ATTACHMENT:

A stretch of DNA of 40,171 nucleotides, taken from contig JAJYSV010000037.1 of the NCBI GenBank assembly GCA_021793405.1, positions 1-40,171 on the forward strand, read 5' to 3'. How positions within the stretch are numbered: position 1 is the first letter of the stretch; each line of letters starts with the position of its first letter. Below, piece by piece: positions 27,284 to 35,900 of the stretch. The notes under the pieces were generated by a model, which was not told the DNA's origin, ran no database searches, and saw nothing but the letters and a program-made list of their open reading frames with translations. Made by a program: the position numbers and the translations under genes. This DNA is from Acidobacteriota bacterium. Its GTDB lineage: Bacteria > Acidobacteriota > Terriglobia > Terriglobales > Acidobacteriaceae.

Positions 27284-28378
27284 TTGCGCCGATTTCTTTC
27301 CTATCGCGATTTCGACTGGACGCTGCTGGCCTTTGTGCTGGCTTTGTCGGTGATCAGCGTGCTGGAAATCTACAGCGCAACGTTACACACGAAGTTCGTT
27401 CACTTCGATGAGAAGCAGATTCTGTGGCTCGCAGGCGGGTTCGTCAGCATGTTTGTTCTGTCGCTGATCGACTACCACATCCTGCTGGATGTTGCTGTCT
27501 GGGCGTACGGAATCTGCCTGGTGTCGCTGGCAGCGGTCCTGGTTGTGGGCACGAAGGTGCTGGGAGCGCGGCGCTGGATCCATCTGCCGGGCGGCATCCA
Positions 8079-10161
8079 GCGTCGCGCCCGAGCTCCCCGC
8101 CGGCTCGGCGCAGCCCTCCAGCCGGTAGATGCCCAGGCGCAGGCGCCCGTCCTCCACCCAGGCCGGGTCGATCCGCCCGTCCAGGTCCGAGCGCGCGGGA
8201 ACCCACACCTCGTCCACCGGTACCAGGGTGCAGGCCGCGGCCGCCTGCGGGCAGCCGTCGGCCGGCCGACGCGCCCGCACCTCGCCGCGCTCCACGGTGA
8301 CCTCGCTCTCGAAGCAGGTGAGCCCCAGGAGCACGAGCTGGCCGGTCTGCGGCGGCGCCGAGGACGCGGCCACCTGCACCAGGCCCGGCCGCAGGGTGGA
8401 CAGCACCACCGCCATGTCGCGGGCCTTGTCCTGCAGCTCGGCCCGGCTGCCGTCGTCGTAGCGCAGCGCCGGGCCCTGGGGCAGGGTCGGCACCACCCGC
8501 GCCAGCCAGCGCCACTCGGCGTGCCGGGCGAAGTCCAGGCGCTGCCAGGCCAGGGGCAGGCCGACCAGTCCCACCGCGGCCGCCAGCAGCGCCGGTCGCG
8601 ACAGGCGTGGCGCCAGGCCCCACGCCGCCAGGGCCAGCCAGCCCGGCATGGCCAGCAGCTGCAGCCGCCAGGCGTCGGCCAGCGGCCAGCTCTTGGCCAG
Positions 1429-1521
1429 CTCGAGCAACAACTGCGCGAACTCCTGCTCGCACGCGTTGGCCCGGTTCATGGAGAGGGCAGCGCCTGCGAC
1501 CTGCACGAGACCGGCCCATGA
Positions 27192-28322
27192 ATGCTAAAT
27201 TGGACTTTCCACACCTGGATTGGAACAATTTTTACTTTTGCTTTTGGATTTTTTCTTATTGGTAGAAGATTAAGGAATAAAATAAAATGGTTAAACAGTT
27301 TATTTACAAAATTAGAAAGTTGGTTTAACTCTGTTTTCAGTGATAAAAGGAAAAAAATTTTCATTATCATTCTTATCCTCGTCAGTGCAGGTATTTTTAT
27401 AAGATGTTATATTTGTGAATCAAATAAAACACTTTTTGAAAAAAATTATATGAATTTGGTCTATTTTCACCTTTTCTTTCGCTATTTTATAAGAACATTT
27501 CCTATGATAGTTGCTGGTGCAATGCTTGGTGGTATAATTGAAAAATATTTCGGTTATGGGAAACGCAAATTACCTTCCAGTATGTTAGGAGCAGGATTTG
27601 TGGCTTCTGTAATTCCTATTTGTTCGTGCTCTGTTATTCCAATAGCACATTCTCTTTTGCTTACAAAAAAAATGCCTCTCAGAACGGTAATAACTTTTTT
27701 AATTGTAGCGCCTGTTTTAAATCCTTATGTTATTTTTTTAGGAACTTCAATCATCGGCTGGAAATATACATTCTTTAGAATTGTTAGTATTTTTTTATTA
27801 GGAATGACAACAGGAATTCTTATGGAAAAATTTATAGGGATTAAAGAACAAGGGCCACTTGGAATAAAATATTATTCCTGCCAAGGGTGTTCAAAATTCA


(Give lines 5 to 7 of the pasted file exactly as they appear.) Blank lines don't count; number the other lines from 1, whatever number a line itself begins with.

27401 CACTTCGATGAGAAGCAGATTCTGTGGCTCGCAGGCGGGTTCGTCAGCATGTTTGTTCTGTCGCTGATCGACTACCACATCCTGCTGGATGTTGCTGTCT
27501 GGGCGTACGGAATCTGCCTGGTGTCGCTGGCAGCGGTCCTGGTTGTGGGCACGAAGGTGCTGGGAGCGCGGCGCTGGATCCATCTGCCGGGCGGCATCCA
Positions 8079-10161